More than half of Japanese in their 20s prefer to eat rice for breakfast instead of bread, as they say it makes them feel full for a longer period, an online survey by the governing body of the nation’s agricultural cooperatives showed Saturday.
The poll, conducted in early June by the Central Union of Agricultural Cooperatives (JA-Zenchu), found that 50.6 percent of respondents in their 20s said they eat rice for breakfast, compared with 34.5 percent who eat bread.
In the overall survey covering those in their 20s to 60s, 49.8 percent opted for bread, 38.7 percent for rice and 4.4 percent for yogurt.
In groups aged 30 or over, bread eaters exceeded those who prefer rice. Among those in their 60s, nearly 60 percent said they choose bread over rice.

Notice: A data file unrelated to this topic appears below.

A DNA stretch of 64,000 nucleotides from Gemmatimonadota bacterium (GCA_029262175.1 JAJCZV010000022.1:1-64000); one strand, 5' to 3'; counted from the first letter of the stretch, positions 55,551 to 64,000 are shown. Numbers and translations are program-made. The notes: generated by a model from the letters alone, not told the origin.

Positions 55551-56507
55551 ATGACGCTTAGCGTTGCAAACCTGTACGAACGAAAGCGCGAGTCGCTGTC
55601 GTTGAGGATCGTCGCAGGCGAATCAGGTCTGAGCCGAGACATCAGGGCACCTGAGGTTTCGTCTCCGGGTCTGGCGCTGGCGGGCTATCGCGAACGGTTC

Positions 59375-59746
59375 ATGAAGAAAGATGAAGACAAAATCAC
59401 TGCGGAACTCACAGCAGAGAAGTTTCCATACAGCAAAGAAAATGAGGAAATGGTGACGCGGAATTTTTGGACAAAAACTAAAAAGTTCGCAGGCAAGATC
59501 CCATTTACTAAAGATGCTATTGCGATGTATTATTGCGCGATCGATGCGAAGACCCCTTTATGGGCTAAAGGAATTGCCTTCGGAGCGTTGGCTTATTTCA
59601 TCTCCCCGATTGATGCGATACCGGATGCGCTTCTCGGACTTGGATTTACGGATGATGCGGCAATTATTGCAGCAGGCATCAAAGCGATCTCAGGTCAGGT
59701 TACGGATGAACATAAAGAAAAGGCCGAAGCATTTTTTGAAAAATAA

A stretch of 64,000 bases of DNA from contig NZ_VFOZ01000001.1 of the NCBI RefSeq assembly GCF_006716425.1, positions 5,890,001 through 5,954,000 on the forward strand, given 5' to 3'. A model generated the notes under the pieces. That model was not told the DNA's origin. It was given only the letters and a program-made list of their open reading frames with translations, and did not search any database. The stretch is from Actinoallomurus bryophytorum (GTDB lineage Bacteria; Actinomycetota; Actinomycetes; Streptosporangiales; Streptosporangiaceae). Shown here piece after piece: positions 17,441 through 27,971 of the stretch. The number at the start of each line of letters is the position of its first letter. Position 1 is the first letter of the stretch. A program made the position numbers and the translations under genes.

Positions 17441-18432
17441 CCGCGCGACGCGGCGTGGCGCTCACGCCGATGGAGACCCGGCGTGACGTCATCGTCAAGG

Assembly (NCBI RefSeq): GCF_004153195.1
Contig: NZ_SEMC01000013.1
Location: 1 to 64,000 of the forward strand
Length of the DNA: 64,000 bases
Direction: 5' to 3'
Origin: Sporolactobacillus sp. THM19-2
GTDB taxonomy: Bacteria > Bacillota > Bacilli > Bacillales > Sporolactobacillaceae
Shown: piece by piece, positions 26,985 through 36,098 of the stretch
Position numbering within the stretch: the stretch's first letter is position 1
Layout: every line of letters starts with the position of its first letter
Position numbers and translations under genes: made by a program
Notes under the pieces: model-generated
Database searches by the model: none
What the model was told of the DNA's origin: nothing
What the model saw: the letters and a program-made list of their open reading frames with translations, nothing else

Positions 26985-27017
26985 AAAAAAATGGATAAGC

In the poll, which drew responses from 500 men and 500 women, rice eaters exceeded those who prefer bread among men, while bread eaters outnumbered those preferring rice among women.
As for the reasons for preferring bread or rice for breakfast, 91.5 percent said bread is “easy to eat,” and 62.2 percent said rice “produces a lasting sense of feeling full.” Multiple answers to the question were allowed.
Among rice eaters, 64.3 percent said they believe it is a nutritious diet, compared with 45.3 percent of bread eaters citing the same reason.
A JA-Zenchu official said rice is considered a balanced meal probably because many people eat it with miso soup and side dishes.
The survey also found that 69.2 percent of the respondents have breakfast every day, while 10.4 percent eat a morning meal less than once a week.